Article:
This book shows that in modern times street-preaching has been abundantly used of God for the salvation of men. I myself have seen in front of the Albert Hall in Liverpool a Gospel wagon drive up at ten in the morning, and then from that time till ten at night there was incessant service going on, and relay after relay of workers took their turns at the grand work. The crowds were constantly changing, so that in the course of the day a very large number of people were reached by the message. I could not help admiring the pluck and the common-sense of that band of men and women who thus seized a place of common meeting of the populace, and gave them a chance to hear the truth at any time of the day.
In London I have seen street-preaching time and again. In fact, near the Tower Hamlet's mission, on the broad sidewalk, I have seen two services going on at the same time, the one not more than two hundred feet from the other, and in one the Gospel was being proclaimed red-hot, while in the other equally red-hot atheism was being set forth. Men went from the one to the other, and yet all was done decently and in order. I was pleased to see that the Gospel preacher got and held a larger audience than the infidel.
In New York this same method has been adopted with marked results. It makes us very little difference what the weather is. The people will stand and listen even if the thermometer is down to the freezing point, and the rain makes not much change in their attendance. Where the preaching is regular, there are always those who will come week after week, and if there are tenement houses near, they will throw up the windows and listen to the truth. We have also used the stereopticon in giving pictures of the life of Christ, and this is a very popular service. If held outside of the church, you can then at the close of the service get many to enter who could be gotten hold of in no other way.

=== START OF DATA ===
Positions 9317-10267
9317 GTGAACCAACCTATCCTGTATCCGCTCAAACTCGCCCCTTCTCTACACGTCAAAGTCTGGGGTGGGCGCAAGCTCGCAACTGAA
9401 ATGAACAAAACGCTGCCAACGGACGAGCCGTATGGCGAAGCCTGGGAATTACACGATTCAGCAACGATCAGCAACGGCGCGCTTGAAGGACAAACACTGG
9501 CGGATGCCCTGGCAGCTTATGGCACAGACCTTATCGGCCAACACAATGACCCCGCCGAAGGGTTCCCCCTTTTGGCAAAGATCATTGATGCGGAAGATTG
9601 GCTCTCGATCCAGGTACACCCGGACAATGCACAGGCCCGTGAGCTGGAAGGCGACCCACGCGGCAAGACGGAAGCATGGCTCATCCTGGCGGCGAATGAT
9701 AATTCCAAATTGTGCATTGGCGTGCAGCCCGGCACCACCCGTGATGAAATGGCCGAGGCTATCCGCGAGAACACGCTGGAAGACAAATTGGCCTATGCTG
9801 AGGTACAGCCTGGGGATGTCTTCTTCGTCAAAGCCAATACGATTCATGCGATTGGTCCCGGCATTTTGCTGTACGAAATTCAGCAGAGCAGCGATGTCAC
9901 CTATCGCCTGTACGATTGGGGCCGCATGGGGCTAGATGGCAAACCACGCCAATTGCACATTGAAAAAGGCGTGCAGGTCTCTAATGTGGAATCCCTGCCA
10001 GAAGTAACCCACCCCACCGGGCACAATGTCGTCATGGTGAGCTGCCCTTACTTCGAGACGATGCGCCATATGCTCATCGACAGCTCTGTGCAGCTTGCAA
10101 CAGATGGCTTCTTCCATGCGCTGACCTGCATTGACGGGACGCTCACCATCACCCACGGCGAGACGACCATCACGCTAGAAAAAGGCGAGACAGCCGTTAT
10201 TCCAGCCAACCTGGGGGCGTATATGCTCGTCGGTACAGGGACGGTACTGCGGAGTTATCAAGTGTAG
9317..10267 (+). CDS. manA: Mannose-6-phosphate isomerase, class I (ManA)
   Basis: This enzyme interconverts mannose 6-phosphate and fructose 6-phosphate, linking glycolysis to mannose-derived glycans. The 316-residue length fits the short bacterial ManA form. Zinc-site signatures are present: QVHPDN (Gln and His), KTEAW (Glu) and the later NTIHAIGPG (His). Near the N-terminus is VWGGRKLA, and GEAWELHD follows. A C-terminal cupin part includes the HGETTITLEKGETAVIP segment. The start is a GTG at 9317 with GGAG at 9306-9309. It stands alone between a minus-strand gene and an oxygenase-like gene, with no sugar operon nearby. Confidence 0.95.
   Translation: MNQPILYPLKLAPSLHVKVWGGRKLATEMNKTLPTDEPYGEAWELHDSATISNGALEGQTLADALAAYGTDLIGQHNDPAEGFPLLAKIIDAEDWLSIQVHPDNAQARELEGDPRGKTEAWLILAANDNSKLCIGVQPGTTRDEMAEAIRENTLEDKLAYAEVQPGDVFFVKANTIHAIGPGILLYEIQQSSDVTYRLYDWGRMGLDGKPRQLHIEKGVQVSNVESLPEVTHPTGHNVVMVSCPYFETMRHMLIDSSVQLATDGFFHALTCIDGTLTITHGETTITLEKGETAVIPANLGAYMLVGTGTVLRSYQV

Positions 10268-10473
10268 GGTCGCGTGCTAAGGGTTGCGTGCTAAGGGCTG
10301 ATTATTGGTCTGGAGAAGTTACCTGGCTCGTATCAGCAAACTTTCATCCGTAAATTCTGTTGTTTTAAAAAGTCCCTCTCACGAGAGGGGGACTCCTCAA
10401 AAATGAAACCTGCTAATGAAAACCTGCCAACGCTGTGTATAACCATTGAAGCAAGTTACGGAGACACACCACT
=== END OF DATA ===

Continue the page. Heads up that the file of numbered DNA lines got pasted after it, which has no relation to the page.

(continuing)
But what is the use of saying anything more on the subject when it is so fully discussed in this volume. All that is needed in an introduction is that the writer should commend that which is to be found in the volume, and say that he is in hearty accord with it. This I do with all my heart, and commend the practice to all who wish to obey their Master's injunctions, and "go out into the highways and hedges and compel them to come in," Mr. Byington has done a most needed work, and has done it well, and now only one thing remains, and that is for the readers of the book to carry out the practical suggestions that they will find in its pages. A. F. SCHAUFFLER
I have written the following pages with a firm faith in the value of open-air preaching and a strong assurance that its more general adoption will aid the Church in solving some problems of modern life. If the book succeeds in giving an impulse to a wider and wiser use of open-air preaching, I shall feel repaid for my labors.
I use the word preaching in the broad New Testament sense, meaning "any proclamation of Gospel truth, whether brief or protracted, with or without a text, by church officer or private member." The appeal is to laymen as well as ministers.
I desire to express my appreciation of the assistance given me by the Open-Air Mission of London and by its efficient Secretary, Mr. Gawin Kirkham, of the encouragement and counsel of my former instructor, Professor Waldo S. Pratt of Hartford Theological Seminary, and especially of the sympathy and aid coming from my own home.
EDWIN HALLOCK BYINGTON. Brooklyn, N. Y., April, 1892